Graphite modified by the rapid melting-quick cooling process described in US. Pat. No. 3,332, 747 to Bundy is preferred, because of its superior crystalline orientation resulting in electrical resistivity as low as about 200 microohm centimeter. However, regular spectroscopic rod graphite, SP-l graphite (National Carbon Company), B344 graphite (contains 0.2-0.3 percent by weight of boron carbide), pyrolytic graphite (properly oriented with respect to the path of the electrical current) and natural graphites may be employed. The aforementioned useful graphites may vary in electrical resistivity from about 200 to about 1000 microohm centimeter and from a density of about 1.4 to about 2.1 g/cm.

The depth below the surface of carbon matrix 21 to which the pins 19 are eroded in self-seating is a substantially constant value depending upon the electrical load characteristics, the compressive force, the ratio of metal pin area to carbon area, the electrical conductivity of the metal pin material and the pressure ambient to the make-and-break operation. Once self-seating" equilibrium has been reached, further erosion does not occur unless the extend of recessing has been altered e. g. gradual erosion or wear of the carbon matrix.

Some minimum force is required to effect the necessary amount of compression in the carbon to overcome the recess dimension for each'carbon/pin metal combination. This may be routinely determined as described hereinabove by the pressure or absence of temperature discontinuity in the carbon matrix.

In certain DC switching devices it is feasible to employ a layered, or laminated, matrix 21 (not shown) with a more dense carbon contact layer overlying a less dense, more easily compressible layer of carbon (or other electrically conducting material). As in the construction described the recessed metal pins are conveniently directly connected to the contact support (e.g. contact arm 12) as by brazing. In this manner force applied to the more dense layer will compress the less dense layer and expose the ends of the metal pins by sliding movement of the carbon layers relative to the metal pins. Also, in the case of DC switching devices it is not necessary that both contact members be of composite construction. Thus, one may be of the composite construction described herein while the second contact member may be of a single material, preferably metal.

If the compressive load is large, it may be of advantage to gird the carbon matrix with reinforcing means, however, this is not ordinarily required.

In addition to minimizing erosion of the metallic portions of the contact, the metallic pins prevent the generation of heat in the carbon portions by greatly reducing the electrical load taken thereby and, as a result, reducing thermal damage thereto. This is evidenced by the greatly reduced cratering occurring in the carbon.

Although the preferred embodiment has been described and illustrated, it is to be understood that this invention also includes the inverse construction wherein a carbon core is surrounded by a metal rim, which is set back from the outer face of the carbon, in the same manner and for the same reasons as in the preferred embodiment. In the interest of economy, the metal rim would be very thin, when silver is employed as the metal rim. Reliance is placed on carbon compression in both the preferred embodiment and the above-described construction to effectuate metal-to-metal electrical contact.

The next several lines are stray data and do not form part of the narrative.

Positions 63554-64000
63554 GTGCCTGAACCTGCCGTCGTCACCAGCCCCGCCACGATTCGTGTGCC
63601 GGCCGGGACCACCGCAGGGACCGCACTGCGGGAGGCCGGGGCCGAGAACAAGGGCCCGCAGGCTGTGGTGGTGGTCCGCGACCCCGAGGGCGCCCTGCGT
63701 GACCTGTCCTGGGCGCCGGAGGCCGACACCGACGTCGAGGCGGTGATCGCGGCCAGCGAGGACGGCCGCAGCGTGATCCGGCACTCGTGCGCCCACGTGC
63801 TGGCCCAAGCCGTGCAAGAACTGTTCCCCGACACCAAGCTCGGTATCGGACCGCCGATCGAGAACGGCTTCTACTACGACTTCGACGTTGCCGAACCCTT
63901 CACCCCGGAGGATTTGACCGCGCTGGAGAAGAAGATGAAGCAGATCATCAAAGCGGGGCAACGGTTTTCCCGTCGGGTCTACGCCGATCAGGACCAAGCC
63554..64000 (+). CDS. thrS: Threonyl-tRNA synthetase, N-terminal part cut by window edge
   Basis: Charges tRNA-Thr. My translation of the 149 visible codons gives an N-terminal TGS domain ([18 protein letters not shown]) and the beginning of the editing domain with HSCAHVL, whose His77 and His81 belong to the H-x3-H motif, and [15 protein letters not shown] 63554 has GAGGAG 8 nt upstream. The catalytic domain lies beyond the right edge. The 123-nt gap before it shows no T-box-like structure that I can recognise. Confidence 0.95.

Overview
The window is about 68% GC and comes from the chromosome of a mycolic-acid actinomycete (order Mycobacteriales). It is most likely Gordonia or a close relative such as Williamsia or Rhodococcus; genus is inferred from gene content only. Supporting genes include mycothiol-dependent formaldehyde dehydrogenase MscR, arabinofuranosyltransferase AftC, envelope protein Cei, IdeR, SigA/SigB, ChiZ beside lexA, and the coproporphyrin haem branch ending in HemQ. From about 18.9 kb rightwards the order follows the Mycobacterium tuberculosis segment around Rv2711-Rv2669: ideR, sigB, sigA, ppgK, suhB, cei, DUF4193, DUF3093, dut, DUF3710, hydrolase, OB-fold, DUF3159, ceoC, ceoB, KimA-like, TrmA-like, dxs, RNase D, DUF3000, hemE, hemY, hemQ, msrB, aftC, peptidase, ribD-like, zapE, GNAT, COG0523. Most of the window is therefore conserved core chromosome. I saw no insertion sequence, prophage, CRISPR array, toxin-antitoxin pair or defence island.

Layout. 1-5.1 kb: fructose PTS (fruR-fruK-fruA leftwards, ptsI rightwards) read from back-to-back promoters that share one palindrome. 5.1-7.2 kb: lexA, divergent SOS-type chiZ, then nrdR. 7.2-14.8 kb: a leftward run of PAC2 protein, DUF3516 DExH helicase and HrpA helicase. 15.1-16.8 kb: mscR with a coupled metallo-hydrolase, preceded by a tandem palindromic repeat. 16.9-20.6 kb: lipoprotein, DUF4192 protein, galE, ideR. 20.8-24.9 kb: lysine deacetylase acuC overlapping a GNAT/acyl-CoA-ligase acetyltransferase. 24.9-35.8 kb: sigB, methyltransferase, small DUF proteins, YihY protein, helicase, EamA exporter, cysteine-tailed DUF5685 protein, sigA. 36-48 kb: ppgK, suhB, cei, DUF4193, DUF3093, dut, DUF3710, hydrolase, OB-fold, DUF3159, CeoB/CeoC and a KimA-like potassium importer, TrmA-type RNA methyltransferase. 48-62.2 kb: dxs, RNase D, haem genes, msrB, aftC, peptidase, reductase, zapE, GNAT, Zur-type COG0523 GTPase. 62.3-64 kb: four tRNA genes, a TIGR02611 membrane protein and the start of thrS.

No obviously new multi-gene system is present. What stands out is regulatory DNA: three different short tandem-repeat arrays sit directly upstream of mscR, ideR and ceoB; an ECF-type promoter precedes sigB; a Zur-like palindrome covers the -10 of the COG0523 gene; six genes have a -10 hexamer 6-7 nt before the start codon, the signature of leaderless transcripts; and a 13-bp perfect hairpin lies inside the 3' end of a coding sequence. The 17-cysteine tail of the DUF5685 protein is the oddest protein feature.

What I claim as new and desire to secure by Letters Patent of the United States is:

I claim:

1. A make-and-break switch for selectively interrupting and permitting the passage of electric current comprising in combination first and second opposed relatively movable contacts, first and second electrically-conducting means supporting said first and second contacts, respectively, means effecting separation of said first and second contacts and means for bringing the outer faces of said contacts into direct contact relationship, in said make-and-break switch the improvement of having as said first contact a composite carbon/metal body presenting at the outer face thereof discrete areas of carbon and metal, the metal area being the outer end of at least one longitudinally-extending metal element (a) extending from a position recessed below the level of the carbon area to said first support in the break position of said make-and-break switch and (b) extending from the level of the carbon area itself to said first support in the make position of said makeand-break switch.

2. The improvement as recited in claim 1 wherein the means for bringing into direct contact exerts a force to compress the carbon area and move the outer face thereof toward said first support a distance sufficient to include in said outer face the outer end of said metal area.

3. The improvement as recited in claim 2 wherein the material employed for the metal area construction is silver.

4. The improvement as recited in claim 2 wherein the carbon area employed is graphite.

5.' The improvement as'recifiad'in'clairnT meanness bon area of the composite body encloses the metal area.

6. The improvement as recited in claim 5 wherein the metal area of the composite body is a plurality of metal pins.

Patent Citations
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US428742 *Nov 22, 1889May 27, 1890 Commutator collector or block for dynamo-electric machines
US2253401 *Oct 9, 1937Aug 19, 1941Westinghouse Electric & Mfg CoCircuit interrupter contact
US2499420 *Feb 19, 1946Mar 7, 1950Sakatos Michael JNonsparking switch
US2736830 *Jul 25, 1951Feb 28, 1956Gen ElectricCurrent-conveying brushes
US3258829 *Jul 12, 1963Jul 5, 1966Talon IncMethod of producing silver-cadmium oxide electrical contact elements
US3290472 *Jun 21, 1965Dec 6, 1966Gen ElectricElectric current collecting element
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Referenced by
Citing PatentFiling datePublication dateApplicantTitle
US4180715 *May 5, 1978Dec 25, 1979Westinghouse Air Brake CompanyVital movable electricl contact arrangement
US4695688 *Mar 24, 1986Sep 22, 1987General Electric CompanyElectrical contact construction
US5293017 *Oct 1, 1992Mar 8, 1994Motorola, Inc.Right angle elastomeric control switch
US6034860 *Jun 10, 1998Mar 7, 2000Eaton CorporationCircuit breaking contact with micro-contact interface
US6870116 *Sep 4, 2002Mar 22, 2005Shin-Etsu Polymer Co., Ltd.Push-button switch-use member and production method therefor
US20040168898 *Sep 4, 2002Sep 2, 2004Mikio KiyosawaPush-button switch-use member and production method therefor
U.S. Classification200/511, 200/265, 200/270, 200/275
International ClassificationH01H1/10, H01H1/025, H01H1/029, H01H1/027, H01H1/02, H01H1/06
Cooperative ClassificationH01H1/029, H01H1/10, H01H1/027
European ClassificationH01H1/029, H01H1/027, H01H1/10